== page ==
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Physicists have found that misaligned carbon sheets provide unique properties



Physicists have found that misaligned carbon sheets provide unique properties

Graphene is a single layer of carbon atoms arranged in a flat honeycomb pattern, each hexagon being formed by six carbon atoms at its vertices. UT Dallas physicists study the electrical properties that appear when two layers of graphene are stacked. Credit: University of Texas at Dallas

The material composed of two carbon layers with one atom has attracted the attention of physicists around the world for its interesting and potentially useful conductive properties.

Fan Zhang, an assistant professor of physics at the School of Science and Mathematics at the University of Texas at Dallas, and Qiyue Wang, a doctoral student of physics, published an article in June with Dr. Fengnian Xia at Yale University v Natural photonics , which describes the ability of twisted bilayer graphene to make changes in electric current in response to mid-infrared light.

From one to two layers

Graphene is a single layer of carbon atoms arranged in a flat honeycomb pattern, each hexagon being formed by six carbon atoms at its vertices. Since the first isolation of graphene in 2004, scientists have intensively studied its unique properties for potential use in advanced computers, materials and devices.

If two sheets of graphene are stacked on top of each other and one layer rotates so that the layers are slightly out of alignment, the resulting physical configuration called twisted two-layer graphene provides electronic properties that differ significantly from those of a single layer or two aligned layers. .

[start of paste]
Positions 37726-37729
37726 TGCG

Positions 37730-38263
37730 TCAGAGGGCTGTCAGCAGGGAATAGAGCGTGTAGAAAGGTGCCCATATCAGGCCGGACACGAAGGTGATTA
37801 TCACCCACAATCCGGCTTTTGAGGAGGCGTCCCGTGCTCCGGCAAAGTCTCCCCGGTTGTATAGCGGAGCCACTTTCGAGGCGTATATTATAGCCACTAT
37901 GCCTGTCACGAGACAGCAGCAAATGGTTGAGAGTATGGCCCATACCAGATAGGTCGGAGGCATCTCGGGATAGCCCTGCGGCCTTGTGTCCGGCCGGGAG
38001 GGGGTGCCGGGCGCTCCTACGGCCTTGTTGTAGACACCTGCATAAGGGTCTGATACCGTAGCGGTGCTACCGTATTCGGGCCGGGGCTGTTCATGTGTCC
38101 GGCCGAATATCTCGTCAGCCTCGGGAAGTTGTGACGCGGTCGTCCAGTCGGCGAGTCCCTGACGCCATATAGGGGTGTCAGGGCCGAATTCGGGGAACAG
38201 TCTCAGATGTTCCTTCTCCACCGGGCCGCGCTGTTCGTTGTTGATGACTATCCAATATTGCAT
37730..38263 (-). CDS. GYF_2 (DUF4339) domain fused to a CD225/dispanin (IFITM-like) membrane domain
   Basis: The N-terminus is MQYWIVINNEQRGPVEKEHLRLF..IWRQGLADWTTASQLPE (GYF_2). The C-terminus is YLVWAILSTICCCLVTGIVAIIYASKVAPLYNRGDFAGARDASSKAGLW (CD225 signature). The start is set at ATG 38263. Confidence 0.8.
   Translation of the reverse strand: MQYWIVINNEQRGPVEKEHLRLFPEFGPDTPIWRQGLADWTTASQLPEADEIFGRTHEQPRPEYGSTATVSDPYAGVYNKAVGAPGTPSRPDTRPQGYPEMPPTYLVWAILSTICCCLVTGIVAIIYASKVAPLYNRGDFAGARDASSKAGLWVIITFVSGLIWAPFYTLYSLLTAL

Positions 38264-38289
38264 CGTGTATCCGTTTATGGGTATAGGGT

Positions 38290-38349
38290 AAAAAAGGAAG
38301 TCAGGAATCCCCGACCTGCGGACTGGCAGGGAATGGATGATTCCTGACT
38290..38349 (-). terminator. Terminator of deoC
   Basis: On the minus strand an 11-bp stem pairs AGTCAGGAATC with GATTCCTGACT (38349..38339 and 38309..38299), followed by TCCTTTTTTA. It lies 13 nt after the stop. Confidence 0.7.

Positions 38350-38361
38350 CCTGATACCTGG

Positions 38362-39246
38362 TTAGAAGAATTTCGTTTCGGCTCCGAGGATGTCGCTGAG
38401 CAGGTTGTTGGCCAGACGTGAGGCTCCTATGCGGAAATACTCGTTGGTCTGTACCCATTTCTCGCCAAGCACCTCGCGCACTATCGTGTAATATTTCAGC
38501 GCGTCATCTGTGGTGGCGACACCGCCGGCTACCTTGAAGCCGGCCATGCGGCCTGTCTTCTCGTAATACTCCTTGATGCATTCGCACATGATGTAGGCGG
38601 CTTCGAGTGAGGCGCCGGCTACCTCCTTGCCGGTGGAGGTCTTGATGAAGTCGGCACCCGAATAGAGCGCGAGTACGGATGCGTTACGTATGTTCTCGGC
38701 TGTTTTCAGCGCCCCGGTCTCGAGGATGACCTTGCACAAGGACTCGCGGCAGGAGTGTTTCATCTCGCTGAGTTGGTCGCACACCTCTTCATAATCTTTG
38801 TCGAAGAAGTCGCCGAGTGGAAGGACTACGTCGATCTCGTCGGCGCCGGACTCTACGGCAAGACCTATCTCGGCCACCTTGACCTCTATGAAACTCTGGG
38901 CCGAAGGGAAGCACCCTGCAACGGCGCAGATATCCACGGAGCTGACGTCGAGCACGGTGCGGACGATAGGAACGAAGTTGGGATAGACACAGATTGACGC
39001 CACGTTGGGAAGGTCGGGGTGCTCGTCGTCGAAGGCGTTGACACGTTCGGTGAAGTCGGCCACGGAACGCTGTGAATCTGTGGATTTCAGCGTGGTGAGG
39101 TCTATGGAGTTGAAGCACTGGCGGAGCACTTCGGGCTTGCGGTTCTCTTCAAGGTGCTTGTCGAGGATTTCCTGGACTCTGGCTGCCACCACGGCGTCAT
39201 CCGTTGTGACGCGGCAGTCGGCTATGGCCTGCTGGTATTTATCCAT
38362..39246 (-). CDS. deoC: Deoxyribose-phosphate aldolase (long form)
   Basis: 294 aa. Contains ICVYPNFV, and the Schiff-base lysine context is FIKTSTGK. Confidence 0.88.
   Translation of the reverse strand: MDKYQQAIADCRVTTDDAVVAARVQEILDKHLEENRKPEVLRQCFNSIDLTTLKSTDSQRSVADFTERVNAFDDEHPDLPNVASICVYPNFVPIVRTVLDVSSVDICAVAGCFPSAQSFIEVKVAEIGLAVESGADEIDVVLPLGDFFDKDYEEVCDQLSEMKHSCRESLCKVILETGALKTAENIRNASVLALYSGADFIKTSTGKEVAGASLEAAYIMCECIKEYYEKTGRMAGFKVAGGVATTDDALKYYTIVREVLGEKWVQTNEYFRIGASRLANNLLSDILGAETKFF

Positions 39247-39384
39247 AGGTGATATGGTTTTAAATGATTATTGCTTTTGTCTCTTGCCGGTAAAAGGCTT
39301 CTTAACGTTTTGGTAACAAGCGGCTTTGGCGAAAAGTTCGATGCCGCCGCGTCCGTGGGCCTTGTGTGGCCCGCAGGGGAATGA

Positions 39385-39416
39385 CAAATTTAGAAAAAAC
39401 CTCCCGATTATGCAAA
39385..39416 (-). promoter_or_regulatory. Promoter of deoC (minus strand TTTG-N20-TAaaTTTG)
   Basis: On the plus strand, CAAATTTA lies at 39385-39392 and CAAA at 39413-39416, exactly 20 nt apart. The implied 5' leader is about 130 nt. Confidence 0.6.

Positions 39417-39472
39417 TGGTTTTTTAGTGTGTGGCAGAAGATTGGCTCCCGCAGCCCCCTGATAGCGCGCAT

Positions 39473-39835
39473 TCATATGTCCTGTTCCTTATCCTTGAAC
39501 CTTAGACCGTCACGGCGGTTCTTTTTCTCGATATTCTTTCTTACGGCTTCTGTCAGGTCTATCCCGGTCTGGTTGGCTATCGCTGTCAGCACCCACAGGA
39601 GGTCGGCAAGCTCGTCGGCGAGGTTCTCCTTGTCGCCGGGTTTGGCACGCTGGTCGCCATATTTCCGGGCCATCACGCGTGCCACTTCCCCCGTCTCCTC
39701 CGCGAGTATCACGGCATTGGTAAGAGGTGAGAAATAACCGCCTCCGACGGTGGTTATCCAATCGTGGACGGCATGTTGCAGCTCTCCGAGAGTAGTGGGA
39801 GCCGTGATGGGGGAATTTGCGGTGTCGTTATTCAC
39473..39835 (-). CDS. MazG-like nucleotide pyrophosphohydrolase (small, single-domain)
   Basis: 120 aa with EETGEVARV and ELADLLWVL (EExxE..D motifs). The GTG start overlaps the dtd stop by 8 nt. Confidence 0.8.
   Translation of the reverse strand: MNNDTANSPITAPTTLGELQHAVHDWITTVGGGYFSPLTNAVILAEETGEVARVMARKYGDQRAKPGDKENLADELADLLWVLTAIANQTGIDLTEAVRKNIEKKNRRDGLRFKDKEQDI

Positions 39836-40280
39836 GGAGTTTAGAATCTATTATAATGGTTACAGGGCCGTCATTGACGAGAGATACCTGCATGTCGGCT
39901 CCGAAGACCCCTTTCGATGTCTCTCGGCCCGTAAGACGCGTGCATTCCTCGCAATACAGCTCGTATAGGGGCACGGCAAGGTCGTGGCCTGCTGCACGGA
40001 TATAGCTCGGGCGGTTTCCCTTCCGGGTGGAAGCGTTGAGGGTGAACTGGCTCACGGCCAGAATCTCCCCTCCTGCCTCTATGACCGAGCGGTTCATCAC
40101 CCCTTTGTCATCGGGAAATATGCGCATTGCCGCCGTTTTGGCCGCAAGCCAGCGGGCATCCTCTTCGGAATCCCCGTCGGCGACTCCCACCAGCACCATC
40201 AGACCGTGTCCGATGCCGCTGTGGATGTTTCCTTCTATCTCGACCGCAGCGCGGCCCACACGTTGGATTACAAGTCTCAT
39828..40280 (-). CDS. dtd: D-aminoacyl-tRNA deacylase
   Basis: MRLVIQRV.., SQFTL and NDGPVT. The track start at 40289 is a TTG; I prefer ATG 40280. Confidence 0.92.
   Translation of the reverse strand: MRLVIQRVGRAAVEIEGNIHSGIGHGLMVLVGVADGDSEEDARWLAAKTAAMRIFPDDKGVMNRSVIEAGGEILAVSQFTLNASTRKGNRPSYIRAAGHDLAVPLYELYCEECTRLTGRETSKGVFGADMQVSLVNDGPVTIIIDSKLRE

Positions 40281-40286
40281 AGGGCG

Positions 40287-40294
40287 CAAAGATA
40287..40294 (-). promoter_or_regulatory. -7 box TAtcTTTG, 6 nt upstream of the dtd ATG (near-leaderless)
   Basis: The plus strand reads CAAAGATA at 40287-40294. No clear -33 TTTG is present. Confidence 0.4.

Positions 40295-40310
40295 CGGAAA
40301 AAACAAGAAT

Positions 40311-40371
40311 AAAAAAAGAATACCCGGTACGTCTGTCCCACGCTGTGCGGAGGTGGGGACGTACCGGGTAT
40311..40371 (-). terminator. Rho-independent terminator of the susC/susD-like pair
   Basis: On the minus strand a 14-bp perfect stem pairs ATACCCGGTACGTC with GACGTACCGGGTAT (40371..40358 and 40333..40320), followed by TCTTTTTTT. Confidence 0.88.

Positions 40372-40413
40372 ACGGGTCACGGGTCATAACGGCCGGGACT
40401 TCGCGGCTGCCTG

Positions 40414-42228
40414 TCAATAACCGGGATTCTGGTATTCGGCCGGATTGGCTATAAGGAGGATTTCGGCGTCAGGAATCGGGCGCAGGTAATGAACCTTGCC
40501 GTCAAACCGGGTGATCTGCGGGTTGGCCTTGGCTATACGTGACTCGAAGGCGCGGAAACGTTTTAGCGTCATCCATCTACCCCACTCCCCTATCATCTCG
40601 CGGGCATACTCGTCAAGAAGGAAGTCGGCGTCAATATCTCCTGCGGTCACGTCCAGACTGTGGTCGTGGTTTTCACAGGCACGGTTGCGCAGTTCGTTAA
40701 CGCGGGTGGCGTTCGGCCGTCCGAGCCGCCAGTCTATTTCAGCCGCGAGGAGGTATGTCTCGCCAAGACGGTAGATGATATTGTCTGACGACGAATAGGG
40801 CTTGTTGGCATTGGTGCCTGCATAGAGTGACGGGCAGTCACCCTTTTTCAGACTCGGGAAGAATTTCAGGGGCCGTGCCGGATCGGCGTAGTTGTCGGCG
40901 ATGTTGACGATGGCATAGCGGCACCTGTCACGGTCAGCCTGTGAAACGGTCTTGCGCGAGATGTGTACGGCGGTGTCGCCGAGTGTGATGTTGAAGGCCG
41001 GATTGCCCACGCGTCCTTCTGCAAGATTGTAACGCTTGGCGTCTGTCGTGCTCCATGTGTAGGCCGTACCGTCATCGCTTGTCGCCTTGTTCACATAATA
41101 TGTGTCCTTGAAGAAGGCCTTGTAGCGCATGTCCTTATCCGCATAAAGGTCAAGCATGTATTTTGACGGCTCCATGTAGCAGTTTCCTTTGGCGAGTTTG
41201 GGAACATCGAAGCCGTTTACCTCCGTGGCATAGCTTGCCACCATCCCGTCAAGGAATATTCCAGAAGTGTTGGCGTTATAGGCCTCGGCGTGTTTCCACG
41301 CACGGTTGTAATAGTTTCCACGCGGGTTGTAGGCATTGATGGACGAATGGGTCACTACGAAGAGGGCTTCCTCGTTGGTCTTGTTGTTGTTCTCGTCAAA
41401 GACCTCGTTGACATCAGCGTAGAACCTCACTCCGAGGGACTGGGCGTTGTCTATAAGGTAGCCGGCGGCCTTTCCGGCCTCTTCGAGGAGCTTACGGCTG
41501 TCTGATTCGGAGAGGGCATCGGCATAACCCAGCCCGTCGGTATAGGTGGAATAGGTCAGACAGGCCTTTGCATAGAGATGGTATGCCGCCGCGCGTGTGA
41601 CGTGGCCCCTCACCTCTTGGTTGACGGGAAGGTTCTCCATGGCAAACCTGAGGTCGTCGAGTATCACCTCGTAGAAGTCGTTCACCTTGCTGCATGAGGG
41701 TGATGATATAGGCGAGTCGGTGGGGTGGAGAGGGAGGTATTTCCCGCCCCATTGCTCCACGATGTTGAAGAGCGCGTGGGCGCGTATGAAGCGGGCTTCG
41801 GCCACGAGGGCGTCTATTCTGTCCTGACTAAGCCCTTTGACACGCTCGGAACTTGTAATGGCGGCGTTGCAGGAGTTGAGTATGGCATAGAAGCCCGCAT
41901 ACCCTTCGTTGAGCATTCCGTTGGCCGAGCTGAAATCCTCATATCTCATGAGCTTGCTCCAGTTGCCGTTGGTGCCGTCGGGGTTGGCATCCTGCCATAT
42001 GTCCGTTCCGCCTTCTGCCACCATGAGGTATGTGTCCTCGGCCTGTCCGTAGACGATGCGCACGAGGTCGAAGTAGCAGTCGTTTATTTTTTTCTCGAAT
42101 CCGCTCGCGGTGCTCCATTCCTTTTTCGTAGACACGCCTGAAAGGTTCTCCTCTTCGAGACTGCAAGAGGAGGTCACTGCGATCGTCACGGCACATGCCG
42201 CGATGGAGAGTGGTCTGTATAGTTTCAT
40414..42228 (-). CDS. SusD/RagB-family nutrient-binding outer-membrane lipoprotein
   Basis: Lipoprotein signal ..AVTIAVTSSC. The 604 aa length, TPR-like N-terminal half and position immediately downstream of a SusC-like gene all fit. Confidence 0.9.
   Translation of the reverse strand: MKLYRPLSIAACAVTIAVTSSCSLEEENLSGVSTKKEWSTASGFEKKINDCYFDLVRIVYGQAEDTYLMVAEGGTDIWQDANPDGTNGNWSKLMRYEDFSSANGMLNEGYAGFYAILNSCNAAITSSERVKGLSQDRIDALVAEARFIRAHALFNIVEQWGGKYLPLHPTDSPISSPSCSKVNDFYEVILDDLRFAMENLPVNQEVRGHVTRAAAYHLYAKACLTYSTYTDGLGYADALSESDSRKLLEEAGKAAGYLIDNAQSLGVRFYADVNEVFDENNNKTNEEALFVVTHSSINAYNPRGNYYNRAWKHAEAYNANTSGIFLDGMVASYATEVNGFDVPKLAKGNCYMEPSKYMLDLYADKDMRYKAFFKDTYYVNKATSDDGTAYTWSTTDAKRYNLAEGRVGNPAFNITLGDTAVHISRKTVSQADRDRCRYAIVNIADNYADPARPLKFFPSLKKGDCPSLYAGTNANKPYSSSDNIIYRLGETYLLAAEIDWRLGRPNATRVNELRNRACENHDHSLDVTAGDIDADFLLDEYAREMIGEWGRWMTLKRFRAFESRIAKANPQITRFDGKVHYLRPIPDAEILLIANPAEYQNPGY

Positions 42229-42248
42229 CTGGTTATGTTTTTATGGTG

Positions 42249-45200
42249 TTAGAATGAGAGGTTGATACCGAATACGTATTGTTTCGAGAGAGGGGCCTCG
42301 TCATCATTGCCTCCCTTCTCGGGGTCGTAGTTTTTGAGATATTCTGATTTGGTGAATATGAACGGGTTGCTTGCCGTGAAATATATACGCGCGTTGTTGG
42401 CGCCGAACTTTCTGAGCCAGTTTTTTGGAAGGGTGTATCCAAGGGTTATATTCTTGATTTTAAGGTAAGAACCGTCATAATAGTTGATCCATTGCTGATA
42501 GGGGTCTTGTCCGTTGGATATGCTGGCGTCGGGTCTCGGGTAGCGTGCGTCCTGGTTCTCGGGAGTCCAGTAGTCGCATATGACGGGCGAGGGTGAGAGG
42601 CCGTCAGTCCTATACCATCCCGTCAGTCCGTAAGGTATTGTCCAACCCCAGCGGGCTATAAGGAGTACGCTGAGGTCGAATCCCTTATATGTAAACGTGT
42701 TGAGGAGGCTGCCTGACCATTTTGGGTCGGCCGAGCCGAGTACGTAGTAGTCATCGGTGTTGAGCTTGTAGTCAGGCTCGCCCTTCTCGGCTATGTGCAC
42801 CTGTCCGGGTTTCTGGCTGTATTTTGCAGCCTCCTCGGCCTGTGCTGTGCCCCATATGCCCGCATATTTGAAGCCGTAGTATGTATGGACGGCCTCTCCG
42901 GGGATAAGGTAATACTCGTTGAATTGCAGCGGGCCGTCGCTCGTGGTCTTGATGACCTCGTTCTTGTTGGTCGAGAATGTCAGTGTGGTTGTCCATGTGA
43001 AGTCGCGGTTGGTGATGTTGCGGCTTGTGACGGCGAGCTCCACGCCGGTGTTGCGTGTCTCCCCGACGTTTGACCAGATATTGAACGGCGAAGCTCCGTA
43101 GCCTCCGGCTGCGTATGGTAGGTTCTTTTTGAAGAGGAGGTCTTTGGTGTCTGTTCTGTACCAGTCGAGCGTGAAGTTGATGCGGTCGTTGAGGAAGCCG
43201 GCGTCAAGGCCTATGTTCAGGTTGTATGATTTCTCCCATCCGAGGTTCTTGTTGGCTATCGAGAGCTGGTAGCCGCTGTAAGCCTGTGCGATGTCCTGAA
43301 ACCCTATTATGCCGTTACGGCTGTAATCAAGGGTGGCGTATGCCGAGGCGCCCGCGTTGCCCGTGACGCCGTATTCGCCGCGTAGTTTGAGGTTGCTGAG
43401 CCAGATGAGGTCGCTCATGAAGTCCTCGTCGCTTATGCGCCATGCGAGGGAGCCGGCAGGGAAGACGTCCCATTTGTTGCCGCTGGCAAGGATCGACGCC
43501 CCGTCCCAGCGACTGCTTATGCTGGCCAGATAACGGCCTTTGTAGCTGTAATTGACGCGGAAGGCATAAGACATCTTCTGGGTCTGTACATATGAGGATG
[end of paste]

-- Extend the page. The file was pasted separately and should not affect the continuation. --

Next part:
“Graphene has been of interest for about 1

5 years,” Zhang said. “A single layer is interesting to study, but if we have two layers, their interaction should result in a much richer and more interesting physics. That’s why we want to study two-layer graphene systems. “

A new field is created

When the graphene layers are misaligned, a new periodic design called moiré appears in the network. The moire pattern is also a hexagon, but may consist of more than 10,000 carbon atoms.

“The angle at which both graphene layers are misaligned – the twist angle – is critical to the electronic properties of the material,” Wang said. “The smaller the twist angle, the greater the moiré periodicity.”

The unusual effects of specific bending angles on the behavior of electrons were first proposed in a 2011 article by Dr. Allan MacDonald, Professor of Physics at UT Austin and Dr. Rafi Bistritzer. Zhang witnessed the birth of this department as a doctoral student in the MacDonald’s group.